How Chinese Investment Props Up Orbán and Erodes Democracy

Clientelist Corruption Is the Name of the Game

10 November 2022

Edit Zgut-Przybylska

Visegrad Insight Fellow

China plays a system-supporting and system-legitimising role in the Orbán regime through investment. It provides lucrative business opportunities for the Hungarian Prime Minister’s clients that help him to maintain power. These strengthened relations also help him to depict Hungary as a key global player, the graces of which are sought even by a superpower.

Only days after the Hungarian Ministry of Foreign Affairs declared that it fully respects the “One China Policy”, the Chinese battery-maker Contemporary Amperex Technology (CATL) announced that it will build a €7.3bn plant in the country’s second biggest city, Debrecen this would be the largest industrial investment in Hungary’s history.

Not only has the investment helped Budapest, but the move has deepened the Slovak governmental crisis after Igor Matovic posted on Facebook that “Hungarians are going like rockets and we look like poor relatives next to them.” The Slovak Finance Minister was referring to the fact that both the Slovak and the Hungarian governments were in competition for the investment.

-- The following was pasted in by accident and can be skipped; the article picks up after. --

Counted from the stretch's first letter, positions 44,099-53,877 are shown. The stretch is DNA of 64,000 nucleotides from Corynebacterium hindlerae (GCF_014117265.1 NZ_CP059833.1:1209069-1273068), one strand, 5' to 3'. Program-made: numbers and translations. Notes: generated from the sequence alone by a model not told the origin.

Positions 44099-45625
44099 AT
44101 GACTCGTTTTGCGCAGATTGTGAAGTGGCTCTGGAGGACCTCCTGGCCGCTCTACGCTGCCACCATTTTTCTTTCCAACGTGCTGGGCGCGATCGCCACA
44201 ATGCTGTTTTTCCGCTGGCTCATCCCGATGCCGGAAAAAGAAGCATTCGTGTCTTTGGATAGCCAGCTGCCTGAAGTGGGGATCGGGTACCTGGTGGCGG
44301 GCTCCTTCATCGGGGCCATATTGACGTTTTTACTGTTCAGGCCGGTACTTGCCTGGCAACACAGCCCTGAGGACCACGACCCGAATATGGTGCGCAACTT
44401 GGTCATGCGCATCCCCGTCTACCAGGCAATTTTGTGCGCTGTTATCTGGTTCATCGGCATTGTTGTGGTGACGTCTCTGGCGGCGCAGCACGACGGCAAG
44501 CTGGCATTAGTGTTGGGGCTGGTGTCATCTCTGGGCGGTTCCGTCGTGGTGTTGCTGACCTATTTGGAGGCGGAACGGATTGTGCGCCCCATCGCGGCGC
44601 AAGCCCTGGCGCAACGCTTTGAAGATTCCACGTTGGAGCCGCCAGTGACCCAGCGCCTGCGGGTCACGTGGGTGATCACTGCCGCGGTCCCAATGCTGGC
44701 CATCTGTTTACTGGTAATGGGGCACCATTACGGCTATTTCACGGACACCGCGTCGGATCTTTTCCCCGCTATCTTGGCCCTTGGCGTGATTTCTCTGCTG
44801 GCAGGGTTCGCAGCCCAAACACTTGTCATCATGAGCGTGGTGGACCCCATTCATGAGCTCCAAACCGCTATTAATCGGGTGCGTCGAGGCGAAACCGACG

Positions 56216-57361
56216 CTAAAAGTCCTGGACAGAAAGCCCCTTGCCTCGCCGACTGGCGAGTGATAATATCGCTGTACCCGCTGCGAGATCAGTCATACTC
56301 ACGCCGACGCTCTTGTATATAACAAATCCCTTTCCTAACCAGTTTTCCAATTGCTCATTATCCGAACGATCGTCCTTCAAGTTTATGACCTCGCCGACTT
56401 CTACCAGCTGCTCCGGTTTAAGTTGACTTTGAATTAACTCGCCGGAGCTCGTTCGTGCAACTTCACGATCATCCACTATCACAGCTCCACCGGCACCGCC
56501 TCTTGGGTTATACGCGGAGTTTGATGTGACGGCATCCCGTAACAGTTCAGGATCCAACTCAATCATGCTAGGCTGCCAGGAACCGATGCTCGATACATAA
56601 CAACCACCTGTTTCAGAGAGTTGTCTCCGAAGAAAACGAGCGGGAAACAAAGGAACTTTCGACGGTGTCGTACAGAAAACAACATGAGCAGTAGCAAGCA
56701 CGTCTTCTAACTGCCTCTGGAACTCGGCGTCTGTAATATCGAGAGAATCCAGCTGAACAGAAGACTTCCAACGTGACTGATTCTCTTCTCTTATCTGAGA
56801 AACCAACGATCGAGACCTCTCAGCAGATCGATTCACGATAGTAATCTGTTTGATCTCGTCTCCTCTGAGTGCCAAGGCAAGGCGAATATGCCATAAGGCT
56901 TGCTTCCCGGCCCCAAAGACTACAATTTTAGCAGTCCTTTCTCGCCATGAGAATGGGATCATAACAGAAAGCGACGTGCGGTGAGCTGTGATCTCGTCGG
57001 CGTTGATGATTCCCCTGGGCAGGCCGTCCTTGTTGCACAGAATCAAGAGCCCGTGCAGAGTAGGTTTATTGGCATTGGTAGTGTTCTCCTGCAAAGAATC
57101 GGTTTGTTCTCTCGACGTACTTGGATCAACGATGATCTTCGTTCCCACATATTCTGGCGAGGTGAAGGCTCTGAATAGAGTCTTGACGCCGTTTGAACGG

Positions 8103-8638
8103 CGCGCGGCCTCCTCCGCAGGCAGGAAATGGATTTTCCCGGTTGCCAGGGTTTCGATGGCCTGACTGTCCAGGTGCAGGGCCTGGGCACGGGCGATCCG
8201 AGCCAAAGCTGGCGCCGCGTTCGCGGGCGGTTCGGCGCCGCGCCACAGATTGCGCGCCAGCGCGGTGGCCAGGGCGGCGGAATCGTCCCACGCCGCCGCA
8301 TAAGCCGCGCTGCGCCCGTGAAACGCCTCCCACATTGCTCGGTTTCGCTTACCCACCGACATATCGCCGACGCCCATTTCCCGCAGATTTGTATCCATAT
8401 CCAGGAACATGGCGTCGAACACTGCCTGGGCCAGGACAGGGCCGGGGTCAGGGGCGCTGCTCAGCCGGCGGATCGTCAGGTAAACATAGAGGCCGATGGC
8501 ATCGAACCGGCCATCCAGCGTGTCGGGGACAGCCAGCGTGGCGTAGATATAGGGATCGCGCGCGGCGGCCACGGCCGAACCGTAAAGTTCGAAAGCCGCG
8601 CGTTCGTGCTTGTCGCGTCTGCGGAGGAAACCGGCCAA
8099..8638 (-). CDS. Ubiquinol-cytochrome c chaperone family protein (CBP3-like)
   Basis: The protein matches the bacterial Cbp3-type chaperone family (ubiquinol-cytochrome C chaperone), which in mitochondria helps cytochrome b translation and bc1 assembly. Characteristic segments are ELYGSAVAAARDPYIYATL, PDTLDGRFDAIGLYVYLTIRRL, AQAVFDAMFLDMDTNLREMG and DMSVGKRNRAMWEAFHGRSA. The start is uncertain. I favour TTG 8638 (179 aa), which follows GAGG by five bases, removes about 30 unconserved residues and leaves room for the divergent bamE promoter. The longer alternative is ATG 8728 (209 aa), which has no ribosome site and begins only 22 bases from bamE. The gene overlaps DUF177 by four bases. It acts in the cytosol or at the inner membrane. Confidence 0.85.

The final result stems from a decade-long strategy during which the Orbán government further committed itself to a China-friendly policy for pragmatic political reasons.

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Edit Zgut-Przybylska

Visegrad Insight Fellow

Visegrad Insight Fellow and re:constitution fellow. Political scientist and sociologist, a researcher at the Institute of Philosophy and Sociology of the Polish Academy of Sciences. Vice-president of Amnesty International Hungary and a guest lecturer at the Foreign Service Institute of the State Department of the United States. Focusing on informal power and populism in the context of Hungarian and Polish democratic backsliding.

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